Jennie Stuart Medical Center will soon receive some much-needed support.
On Monday, 11 members of the Kentucky National Guard will begin providing non-clinical assistance at Hopkinsville’s hospital, spokesman Chris Jung announced in a news release on Friday.
A surge in cases of the delta variant has prompted an unrelenting stream of COVID-19 patients at Jennie Stuart unlike ever before.
The average number of patients hospitalized with coronavirus at the health care facility has been at least 25 for the last 47 days. Previously, the longest continuous period with the same level of COVID-19 admissions was the 18-day stretch from Jan. 3 and 20. On Friday morning, there were 36 patients hospitalized with the virus, spokeswoman Jayme Tubbs told Hoptown Chronicle.
The most recent surge has overwhelmed hospitals across the state.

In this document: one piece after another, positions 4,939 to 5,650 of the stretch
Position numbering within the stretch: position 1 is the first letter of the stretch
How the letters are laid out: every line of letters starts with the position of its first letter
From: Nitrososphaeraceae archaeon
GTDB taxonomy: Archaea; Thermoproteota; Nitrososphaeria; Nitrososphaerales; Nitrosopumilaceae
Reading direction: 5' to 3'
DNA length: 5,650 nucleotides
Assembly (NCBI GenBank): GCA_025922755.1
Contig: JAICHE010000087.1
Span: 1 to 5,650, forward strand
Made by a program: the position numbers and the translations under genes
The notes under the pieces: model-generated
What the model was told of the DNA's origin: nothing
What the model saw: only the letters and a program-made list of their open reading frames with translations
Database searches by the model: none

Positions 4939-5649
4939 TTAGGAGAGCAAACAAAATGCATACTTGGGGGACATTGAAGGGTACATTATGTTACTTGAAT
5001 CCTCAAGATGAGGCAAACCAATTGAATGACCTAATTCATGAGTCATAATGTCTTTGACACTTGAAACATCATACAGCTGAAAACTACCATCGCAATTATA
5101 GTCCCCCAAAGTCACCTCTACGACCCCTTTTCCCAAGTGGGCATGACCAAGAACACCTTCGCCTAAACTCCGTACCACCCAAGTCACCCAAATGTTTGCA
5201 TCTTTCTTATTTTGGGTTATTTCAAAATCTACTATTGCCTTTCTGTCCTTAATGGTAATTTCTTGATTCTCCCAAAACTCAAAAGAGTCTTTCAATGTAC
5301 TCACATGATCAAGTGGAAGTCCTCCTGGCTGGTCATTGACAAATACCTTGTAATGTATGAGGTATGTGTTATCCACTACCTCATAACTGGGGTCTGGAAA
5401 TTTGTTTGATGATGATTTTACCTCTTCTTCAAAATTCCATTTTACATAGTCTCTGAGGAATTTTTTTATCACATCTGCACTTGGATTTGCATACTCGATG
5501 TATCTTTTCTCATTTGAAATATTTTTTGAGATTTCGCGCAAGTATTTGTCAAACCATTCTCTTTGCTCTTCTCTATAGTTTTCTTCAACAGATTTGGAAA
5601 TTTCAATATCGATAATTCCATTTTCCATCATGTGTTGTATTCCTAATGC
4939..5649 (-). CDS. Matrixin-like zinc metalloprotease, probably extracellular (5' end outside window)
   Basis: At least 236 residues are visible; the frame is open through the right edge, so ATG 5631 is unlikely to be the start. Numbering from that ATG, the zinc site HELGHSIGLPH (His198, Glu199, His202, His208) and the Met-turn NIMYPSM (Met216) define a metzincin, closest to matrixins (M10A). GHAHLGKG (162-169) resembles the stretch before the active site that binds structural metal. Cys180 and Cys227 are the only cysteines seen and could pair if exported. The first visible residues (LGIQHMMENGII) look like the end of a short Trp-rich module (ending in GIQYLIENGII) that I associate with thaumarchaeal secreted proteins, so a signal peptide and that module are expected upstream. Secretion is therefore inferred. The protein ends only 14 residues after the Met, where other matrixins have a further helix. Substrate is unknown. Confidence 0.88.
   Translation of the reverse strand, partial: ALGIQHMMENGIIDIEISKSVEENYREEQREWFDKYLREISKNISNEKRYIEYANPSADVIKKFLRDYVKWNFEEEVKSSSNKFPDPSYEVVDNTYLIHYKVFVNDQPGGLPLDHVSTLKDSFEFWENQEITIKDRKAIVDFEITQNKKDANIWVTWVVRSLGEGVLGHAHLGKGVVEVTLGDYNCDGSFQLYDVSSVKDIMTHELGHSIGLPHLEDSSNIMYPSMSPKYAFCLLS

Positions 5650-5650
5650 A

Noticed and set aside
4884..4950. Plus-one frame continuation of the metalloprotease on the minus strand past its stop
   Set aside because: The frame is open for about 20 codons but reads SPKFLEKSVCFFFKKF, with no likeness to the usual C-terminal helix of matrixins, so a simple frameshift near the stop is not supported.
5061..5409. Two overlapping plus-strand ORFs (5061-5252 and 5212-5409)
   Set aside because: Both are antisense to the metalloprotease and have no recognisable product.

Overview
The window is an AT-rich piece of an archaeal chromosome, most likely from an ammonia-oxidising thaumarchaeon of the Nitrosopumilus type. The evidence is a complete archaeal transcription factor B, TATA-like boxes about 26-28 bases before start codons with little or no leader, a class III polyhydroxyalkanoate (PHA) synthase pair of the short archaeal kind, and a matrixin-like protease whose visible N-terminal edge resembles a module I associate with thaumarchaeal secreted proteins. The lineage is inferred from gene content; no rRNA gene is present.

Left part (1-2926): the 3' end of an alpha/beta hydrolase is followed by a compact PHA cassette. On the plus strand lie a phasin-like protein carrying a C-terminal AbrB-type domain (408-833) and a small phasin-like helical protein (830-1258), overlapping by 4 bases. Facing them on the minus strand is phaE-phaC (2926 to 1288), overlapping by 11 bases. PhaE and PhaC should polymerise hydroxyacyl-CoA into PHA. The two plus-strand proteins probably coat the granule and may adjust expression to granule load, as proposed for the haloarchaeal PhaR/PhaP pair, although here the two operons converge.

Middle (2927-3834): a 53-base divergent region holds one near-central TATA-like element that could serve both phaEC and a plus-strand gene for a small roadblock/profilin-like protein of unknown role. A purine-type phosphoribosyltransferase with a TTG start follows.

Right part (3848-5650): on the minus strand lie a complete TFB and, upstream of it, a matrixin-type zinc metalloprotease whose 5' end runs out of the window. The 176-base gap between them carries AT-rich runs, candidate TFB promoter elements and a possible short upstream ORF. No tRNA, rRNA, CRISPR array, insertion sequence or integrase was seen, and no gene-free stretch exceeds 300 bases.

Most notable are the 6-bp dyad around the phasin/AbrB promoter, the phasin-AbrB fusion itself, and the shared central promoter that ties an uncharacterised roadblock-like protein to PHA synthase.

On Friday, nine of 10 regions across the state were using more than 88% of their intensive care beds, according to data from the Kentucky Department of Public Health. In the region that includes Christian County, 98.65% of ICU beds were in use — up from 94% on Thursday. Data provided locally and from the state shows that the vast majority of patients have been unvaccinated.
In an effort to relieve stress on Kentucky’s overwhelmed health care system, Gov. Andy Beshear announced on Sept. 2 that members of the Kentucky National Guard had been deployed to several hospitals in the commonwealth. As of Sept. 23, the state had deployed 505 Guardsmen to 29 hospitals throughout Kentucky.
According to the news release from Jennie Stuart, Guard members will be dressed in their duty uniform and will provide assistance to multiple departments with non-medical, logistical and administrative tasks. They are expected to stay about two weeks.
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They also will be required to follow specific guidelines during their time at the hospital and will not be able to act as security, provide patient care or come into contact with a patient known to have COVID-19.